Living Agility: A journey to an agile organization
Agile organizations are being touted as the answer to VUCA - volatile, uncertain, complex, and ambiguous conditions. VUCA certainly seems an apt description for much of what happens in business today. Responding to it with traditional strategies, structures, processes, skills and technologies is no longer effective. This is mainly because older business models, while they provide stability and a level of certainty, tend to be bureaucratic and simply do not have the speed and adaptability required in a world that is digitized and technology driven.
It’s probably not an exaggeration to say that interest in agile is taking over the world. What started as a set of values and principles for a group of developers in 2001 is now applied or is at least being considered across multiple organizations.
However, surveys are showing that despite agile transformation being on the list of top priorities for executives, and despite general consensus that employees should be working in agile ways, as few as 10% of companies have applied it on an organization-wide base. At best, it is limited to a few teams or functions.
Why is this, and is there perhaps a place for freelance management consultants to assist?
The trend towards agile organizations
The original impetus for the agile movement was that IT projects were obsolete before their completion. Either the client’s business requirements had changed or, worse, the project had gaps or misconceptions that were not picked up until the final product was delivered.
This experience is being repeated in multiple industries. One organization described the need to change its products every two years. But with development taking 18 months, the newest product was obsolete almost from the day it was delivered.
Project management - traditional vs agile
The traditional waterfall project management approach decides on the end product right at the start, then executes it step by step in a linear fashion, until release to the customer. It has little space for changes, iterations, learning as you go and pivoting as new needs emerge.
Agile, on the other hand, involves continuous iteration and testing. Large projects are broken into smaller pieces, handled by small teams, and working modules are delivered along the way. The original concept may change significantly during the development process. Apparent failures become immediate learnings, which accelerate and reduce the cost of the final product. The premise is that quality is better if defects are resolved early on. It is most valuable where there are real and complex problems, where the solutions are not clear at the start and where innovation is required.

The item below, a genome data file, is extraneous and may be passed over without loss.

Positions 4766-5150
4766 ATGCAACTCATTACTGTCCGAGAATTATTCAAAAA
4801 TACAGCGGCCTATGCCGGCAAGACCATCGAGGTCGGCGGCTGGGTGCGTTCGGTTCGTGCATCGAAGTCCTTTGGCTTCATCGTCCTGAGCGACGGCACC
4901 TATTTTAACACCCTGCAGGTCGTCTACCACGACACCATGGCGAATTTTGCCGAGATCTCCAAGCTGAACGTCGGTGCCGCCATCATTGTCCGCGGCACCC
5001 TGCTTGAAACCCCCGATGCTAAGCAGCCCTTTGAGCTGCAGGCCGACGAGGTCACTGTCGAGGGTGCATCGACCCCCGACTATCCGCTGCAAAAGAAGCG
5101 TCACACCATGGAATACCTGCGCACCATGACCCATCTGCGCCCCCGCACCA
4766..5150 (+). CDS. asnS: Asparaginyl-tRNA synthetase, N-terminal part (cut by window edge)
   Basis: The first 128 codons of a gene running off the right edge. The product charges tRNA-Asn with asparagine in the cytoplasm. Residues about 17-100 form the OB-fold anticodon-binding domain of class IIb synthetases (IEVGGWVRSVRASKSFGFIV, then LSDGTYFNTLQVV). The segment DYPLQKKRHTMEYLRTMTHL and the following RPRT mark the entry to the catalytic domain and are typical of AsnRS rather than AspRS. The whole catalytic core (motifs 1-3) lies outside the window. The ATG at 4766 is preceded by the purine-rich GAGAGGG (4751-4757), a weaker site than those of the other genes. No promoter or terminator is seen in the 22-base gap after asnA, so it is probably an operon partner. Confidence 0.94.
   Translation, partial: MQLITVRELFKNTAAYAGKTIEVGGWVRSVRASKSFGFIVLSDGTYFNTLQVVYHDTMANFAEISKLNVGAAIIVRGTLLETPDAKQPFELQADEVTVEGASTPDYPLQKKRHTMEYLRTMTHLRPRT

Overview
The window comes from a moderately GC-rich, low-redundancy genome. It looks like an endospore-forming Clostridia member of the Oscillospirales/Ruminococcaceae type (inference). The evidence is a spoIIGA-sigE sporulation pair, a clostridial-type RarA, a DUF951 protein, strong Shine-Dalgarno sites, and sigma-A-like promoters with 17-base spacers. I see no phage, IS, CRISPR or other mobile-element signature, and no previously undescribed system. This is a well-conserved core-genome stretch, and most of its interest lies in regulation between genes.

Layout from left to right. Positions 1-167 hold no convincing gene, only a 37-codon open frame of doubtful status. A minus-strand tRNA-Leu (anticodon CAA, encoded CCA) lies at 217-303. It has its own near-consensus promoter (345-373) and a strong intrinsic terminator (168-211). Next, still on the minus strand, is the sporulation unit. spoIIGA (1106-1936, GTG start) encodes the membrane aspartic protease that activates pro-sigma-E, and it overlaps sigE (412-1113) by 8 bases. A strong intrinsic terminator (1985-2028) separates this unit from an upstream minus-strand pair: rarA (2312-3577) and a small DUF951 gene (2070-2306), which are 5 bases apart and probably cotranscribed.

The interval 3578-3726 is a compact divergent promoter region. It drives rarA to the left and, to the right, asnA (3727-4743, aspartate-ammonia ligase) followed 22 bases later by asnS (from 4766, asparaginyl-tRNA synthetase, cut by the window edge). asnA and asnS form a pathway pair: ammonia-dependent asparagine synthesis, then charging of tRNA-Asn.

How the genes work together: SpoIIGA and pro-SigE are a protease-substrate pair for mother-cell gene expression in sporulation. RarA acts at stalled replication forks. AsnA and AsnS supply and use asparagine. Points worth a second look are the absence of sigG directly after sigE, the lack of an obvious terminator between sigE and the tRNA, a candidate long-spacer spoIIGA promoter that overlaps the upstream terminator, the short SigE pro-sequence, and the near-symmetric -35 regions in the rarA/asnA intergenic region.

Agile organizations are faster than their competition, and measure in weeks and months rather than years.
Agile philosophies and principles
At its most simple, the agile approach is reflected in
- Obsession with innovating and delivering customer value
- Work being delivered by small, self-organizing teams
- Collaboration in an interactive network
The top strategic priority in an agile organization is innovation and thinking that delivers customer value. Any activity that does not add customer value is questioned. The focus is on outcomes (like profitability or customer loyalty), not outputs (like lines of code or the number of new products).
The team is the primary unit of the organization and decision-making and accountability are largely devolved to this level. There is free flow of ideas and feedback internally, collaboration with other networked teams and close contact with customers, without the traditional barriers of hierarchies and silos.
Cycle times or sprints are short, there are regular super-short scrum meetings or events and progress is tracked on Kanban or status boards, so teams can quickly fix errors or change direction. Team members evaluate each other during retro meetings or use apps to do this. They are expected to be entrepreneurial in approach, to learn quickly and to have role flexibility.